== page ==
Does what you do matter for climate change mitigation? Can individuals make a difference? I biked down to the Trinity Church this morning to learn more about the City of Ashland’s efforts to reduce greenhouse gasses and become more eco-friendly.
A community educator named Marion Moore gave a presentation to about 25 people who care enough about the environment to come out early on a Sunday morning.
I don’t know about you but it’s easy for me to get overwhelmed about climate change and to feel like there’s nothing we can do to stop it. But, according to Marion Moore, individuals CAN take action and effect change. At the meeting, sponsored by the City of Ashland, Marion Moore explained that small steps really do make a big difference.
Among her eco-friendly recommendations specific to Southern Oregon: electrify.
Electricity in the Rogue Valley is mostly “clean” energy, generated by hydroelectric dams. So when you switch to electricity from gas (for appliances, home heating, and even your car), you can greatly reduce fossil fuel consumption.
Moore, who is part of the Ashland Conservation and Climate Outreach Commission, gave each of us an Executive Summary of Ashland’s Climate and Energy Action Plan and a City of Action climate action card. On one side of the card are big one-time recommendations (like installing low-flow toilets, having a Water Conservation Audit of your home, and installing solar panels).
On the other are small daily action items, which include not idling your car engine, mending broken things instead of buying new stuff, and washing your clothes in cold water.
I love this list of ACTIONS FOR INDIVIDUALS FOR CLIMATE CHANGE MITIGATION. (I love it so much I had to write that in capital letters.)
Some naysayers insist it’s naive to think humans can take action for climate change mitigation, but there are so many ways to make your life more sustainable. I believe in self-imposed persistent optimism, a phrase coined by climate change activist and global health advocate Dr. Paul Zeitz. And I believe that every one of these changes not only helps the environment and the planet, it improves the quality of your relationships as well.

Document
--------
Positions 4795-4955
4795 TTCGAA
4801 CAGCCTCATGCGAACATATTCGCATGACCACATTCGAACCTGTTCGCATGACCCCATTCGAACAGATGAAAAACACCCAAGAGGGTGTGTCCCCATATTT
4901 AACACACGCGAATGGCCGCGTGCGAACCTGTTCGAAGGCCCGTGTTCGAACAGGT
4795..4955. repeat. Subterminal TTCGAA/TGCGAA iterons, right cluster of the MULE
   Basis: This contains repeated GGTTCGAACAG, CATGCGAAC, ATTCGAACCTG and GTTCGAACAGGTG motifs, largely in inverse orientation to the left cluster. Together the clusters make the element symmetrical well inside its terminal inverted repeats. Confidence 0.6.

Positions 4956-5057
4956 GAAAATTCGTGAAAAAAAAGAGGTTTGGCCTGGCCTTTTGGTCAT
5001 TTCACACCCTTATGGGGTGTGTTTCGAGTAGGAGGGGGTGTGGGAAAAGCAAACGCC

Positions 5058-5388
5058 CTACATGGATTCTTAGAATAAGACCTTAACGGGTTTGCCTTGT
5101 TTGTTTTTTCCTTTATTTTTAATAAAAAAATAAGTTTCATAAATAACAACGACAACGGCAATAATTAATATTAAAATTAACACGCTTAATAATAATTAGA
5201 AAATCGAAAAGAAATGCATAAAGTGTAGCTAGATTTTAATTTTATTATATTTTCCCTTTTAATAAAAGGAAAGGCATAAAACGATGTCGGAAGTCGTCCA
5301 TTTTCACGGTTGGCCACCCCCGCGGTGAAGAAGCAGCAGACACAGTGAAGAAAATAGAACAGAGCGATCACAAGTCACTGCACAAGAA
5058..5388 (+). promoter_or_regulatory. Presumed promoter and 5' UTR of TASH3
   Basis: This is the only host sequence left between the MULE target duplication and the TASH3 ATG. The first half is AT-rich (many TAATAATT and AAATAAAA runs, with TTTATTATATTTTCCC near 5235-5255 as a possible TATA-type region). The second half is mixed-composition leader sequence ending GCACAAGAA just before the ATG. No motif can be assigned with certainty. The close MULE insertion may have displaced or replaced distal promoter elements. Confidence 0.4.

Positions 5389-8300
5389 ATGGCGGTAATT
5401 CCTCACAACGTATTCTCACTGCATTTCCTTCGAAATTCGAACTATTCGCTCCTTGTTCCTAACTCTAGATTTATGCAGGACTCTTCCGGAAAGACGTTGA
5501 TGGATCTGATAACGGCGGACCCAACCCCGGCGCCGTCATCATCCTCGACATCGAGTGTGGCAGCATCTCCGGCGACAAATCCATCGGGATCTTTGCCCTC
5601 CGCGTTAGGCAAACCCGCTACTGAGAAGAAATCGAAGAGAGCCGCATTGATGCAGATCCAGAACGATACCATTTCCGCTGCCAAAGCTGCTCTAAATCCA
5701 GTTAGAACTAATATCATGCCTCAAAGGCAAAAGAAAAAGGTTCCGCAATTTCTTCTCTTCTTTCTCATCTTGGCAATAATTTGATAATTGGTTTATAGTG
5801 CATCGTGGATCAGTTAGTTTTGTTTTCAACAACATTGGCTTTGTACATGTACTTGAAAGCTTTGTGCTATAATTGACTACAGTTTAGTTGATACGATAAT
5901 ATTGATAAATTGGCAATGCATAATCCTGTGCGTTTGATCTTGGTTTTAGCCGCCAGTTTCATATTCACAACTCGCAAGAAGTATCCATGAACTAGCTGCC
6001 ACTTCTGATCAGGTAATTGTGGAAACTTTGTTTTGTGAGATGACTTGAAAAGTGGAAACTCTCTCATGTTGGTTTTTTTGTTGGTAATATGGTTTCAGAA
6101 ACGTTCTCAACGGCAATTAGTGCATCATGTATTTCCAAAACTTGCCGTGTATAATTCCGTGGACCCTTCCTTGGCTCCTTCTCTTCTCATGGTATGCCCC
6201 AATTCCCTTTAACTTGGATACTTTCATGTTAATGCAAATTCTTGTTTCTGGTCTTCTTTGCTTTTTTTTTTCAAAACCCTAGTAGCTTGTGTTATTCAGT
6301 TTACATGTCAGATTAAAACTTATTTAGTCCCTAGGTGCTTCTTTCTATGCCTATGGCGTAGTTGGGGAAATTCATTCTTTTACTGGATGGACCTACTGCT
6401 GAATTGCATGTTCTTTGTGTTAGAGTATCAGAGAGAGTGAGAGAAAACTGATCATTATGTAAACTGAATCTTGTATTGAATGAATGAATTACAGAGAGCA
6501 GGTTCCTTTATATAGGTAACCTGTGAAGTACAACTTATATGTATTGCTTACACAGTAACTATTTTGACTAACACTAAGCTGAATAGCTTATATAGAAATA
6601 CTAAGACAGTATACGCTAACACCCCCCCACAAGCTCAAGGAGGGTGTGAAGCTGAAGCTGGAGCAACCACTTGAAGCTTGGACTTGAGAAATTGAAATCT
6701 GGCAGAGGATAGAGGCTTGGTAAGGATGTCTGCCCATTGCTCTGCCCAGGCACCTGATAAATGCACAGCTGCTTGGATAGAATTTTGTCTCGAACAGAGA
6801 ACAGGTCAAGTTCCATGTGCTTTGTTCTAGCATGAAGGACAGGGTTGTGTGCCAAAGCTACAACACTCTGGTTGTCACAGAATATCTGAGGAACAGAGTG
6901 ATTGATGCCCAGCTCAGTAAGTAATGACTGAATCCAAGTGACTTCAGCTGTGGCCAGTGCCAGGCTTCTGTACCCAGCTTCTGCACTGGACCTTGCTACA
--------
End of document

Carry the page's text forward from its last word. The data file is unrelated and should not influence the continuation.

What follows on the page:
Here are the 9 small changes that make a big difference for climate change from the Ashland Conservation and Climate Outreach Commission that resonated the most with me:
1. Drive less—bike, walk, scooter, ride the bus, and carpool. When you do drive, park farther away and walk.
2. Don’t idle your car, ever!—idling spews pollution into the air and hurts children’s lungs. Plus if you leave your car idling with the keys in it, you’re inviting someone to steal it. I’m surprised that so many people don’t know this but it’s MUCH BETTER for the environment to turn your car off after 10 seconds. I’d love to see a nationwide campaign to stop car idling.
3. Share, repair, and mend—instead of throwing it away, fix it!
4. Use less—most of us buy way more stuff than we need or can even use. Use less than you’re using now.
5. Support local—the more local the better. We are blessed to live in a place with an abundance of fresh produce, local artisans, and locally produced goods. Many trees, even now, are laden with apples and persimmons. Ask your neighbors if you can pick some instead of buying trucked in fruit from far away.
6. Buy used—that way you’re not supporting the first world economy, participating in generating greenhouse gasses, or in worker exploitation.
7. Minimize plastic—this is so hard but so important. Single-use plastic is the worst. You can find some of my best ideas about getting the plastic OUT of your life in this post.
8. Wash your clothes in cold water—we’ve been doing this for years. We even washed all of our babies’ cloth diapers in cold water. I haven’t done a load on warm or hot in forever and our clothes are just as clean. (Plus we make our own laundry detergent out of gray water we catch from the shower. But that’s pretty extreme…)
9. Compost!—If you don’t have space outside, you can have an odorless worm bin under the sink. Another great tip: save all your carrot tops and vegetable peelings in a bag or glass jar in the freezer. When the bag is full make bone broth or vegetable stock. That way you get the water-soluble nutrients from them and those veggies scraps and citrus peelings will decompose more quickly.
I left the meeting feeling hopeful, eager to buy less and consume less. Think I can convince the family that we should exchange experiences, poetry, and previously loved gifts this year?
What are your favorite individual actions for climate change mitigation? Please share your ideas in the comments below so we can all do our best to do better.